(d) This subdivision does not apply to outpatient mental health or substance abuse services governed by subdivision 3a.

 

EFFECTIVE DATE.  This section is effective January 1, 2021.

 

Sec. 16.  Minnesota Statutes 2018, section 62M.10, subdivision 7, is amended to read:

 

Subd. 7.  Availability of criteria.  Upon request, (a) For utilization review determinations other than prior authorization, a utilization review organization shall, upon request, provide to an enrollee, a provider, and the commissioner of commerce the criteria used to determine the medical necessity, appropriateness, and efficacy of a procedure or service and identify the database, professional treatment guideline, or other basis for the criteria.


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(b) For prior authorization determinations, a utilization review organization must submit the organization's current prior authorization requirements and restrictions, including written, evidence-based, clinical criteria used to make an authorization or adverse determination, to all health plan companies for which the organization performs utilization review.  A health plan company must post on its public website the prior authorization requirements and restrictions of any utilization review organization that performs utilization review for the health plan company.  These prior authorization requirements and restrictions must be detailed and written in language that is easily understandable to providers.

 

EFFECTIVE DATE.  This section is effective January 1, 2021.

 

Sec. 17.  Minnesota Statutes 2018, section 62M.10, is amended by adding a subdivision to read:

 

Subd. 8.  Notice; new prior authorization requirements or restrictions; change to existing requirement or restriction.  (a) Before a utilization review organization may implement a new prior authorization requirement or restriction or amend an existing prior authorization requirement or restriction, the utilization review organization must submit the new or amended requirement or restriction to all health plan companies for which the organization performs utilization review.  A health plan company must post on its website the new or amended requirement or restriction.

 

(b) At least 45 days before a utilization review organization implements a new prior authorization requirement or restriction or amends an existing prior authorization requirement or restriction, the utilization review organization must provide written or electronic notice of the new or amended requirement or restriction to all Minnesota-based, in-network attending health care professionals who are subject to the utilization review organization's prior authorization requirements and restrictions.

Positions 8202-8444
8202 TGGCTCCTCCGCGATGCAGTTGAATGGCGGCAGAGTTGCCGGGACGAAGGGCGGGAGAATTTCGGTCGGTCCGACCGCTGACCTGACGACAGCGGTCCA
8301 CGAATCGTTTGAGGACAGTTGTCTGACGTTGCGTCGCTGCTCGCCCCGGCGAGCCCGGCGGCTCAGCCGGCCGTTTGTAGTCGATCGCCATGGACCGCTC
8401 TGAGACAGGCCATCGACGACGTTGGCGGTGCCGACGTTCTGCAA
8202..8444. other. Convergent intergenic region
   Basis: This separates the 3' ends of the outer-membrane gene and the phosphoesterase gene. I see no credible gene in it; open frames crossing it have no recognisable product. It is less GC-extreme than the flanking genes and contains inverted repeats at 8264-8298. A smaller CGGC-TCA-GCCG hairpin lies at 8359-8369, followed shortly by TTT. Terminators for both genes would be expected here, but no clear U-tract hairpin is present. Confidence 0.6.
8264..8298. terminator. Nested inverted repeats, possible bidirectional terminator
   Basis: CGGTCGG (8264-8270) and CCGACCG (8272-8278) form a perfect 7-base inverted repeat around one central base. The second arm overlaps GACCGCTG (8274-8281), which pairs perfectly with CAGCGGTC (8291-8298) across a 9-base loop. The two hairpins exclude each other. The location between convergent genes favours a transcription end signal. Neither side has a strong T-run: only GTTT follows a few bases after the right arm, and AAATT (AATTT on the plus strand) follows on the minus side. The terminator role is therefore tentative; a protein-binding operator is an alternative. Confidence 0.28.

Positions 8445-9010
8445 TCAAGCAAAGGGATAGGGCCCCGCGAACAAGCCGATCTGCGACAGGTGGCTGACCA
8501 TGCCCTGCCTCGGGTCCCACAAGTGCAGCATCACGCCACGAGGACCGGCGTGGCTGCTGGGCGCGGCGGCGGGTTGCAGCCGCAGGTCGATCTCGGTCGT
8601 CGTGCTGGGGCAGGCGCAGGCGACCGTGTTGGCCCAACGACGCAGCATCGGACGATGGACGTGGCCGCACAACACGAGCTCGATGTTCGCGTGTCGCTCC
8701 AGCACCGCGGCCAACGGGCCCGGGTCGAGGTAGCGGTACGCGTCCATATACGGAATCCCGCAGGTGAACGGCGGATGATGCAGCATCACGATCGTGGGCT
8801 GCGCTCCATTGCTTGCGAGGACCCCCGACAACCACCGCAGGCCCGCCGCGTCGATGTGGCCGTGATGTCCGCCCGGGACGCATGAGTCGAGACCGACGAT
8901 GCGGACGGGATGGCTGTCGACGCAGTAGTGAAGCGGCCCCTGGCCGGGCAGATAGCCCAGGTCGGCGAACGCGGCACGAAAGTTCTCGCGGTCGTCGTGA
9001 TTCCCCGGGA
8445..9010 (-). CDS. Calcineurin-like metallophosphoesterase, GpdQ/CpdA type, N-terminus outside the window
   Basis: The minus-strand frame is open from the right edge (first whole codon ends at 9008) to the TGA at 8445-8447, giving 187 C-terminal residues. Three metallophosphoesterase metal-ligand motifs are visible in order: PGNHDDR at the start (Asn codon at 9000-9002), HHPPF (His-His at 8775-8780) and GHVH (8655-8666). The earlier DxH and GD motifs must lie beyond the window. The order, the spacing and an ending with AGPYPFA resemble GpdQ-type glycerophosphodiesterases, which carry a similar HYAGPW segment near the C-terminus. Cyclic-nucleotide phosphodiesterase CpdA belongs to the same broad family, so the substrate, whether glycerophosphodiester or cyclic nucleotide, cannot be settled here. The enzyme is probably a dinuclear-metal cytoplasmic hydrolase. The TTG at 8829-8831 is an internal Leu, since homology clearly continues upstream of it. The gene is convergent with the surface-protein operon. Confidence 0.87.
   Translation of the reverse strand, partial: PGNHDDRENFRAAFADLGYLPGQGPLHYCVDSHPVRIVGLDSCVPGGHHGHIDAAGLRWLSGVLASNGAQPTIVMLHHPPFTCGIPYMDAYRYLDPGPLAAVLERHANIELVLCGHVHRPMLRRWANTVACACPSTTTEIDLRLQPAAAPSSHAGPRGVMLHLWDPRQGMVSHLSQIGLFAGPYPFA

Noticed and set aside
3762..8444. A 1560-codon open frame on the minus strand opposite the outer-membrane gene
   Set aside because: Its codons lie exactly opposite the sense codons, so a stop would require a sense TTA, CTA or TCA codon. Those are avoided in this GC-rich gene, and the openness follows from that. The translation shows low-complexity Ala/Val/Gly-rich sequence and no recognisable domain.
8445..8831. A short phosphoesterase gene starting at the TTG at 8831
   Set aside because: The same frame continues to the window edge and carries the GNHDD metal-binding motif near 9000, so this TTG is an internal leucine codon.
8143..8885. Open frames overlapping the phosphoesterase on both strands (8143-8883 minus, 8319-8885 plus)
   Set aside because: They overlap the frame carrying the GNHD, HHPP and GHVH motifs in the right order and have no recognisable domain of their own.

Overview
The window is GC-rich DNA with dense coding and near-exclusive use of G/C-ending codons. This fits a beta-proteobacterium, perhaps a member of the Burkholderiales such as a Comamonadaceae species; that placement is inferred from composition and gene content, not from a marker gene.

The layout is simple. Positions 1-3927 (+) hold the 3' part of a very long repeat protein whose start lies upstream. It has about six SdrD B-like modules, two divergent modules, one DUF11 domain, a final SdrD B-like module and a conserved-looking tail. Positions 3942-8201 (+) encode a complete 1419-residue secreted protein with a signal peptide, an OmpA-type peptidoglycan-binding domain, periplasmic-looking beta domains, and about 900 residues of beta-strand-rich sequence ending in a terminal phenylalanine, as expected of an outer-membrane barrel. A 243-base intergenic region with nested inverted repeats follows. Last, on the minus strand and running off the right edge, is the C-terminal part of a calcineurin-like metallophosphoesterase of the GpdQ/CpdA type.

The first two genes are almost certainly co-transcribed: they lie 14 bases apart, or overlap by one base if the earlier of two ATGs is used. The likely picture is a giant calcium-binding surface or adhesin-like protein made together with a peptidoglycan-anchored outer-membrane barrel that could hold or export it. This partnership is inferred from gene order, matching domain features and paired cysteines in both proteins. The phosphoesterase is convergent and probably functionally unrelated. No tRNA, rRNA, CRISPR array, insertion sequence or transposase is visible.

EFFECTIVE DATE.  This section is effective January 1, 2021.

 

Sec. 18.  [62M.17] CONTINUITY OF CARE; PRIOR AUTHORIZATIONS.

 

Subdivision 1.  Compliance with prior authorization approved by previous utilization review organization; change in health plan company.  If an enrollee obtains coverage from a new health plan company and the health plan company for the enrollee's new health benefit plan uses a different utilization review organization from the enrollee's previous health benefit plan to conduct utilization review, the health plan company for the enrollee's new health benefit plan shall comply with a prior authorization for health care services approved by the utilization review organization used by the enrollee's previous health benefit plan for at least the first 60 days that the enrollee is covered under the new health benefit plan.  In order to obtain coverage for this 60-day time period, the enrollee or the enrollee's attending health care professional must submit documentation of the previous prior authorization to the enrollee's new health plan company according to procedures in the enrollee's new health benefit plan.  During this 60-day time period, the utilization review organization used by the enrollee's new health plan company may conduct its own utilization review of these health care services.

 

Subd. 2.  Effect of change in prior authorization clinical criteria.  (a) If, during a plan year, a utilization review organization changes coverage terms for a health care service or the clinical criteria used to conduct prior authorizations for a health care service, a utilization review organization shall not apply the change in coverage terms or change in clinical criteria until the next plan year for any enrollee who received prior authorization for a health care service using the coverage terms or clinical criteria in effect before the effective date of the change.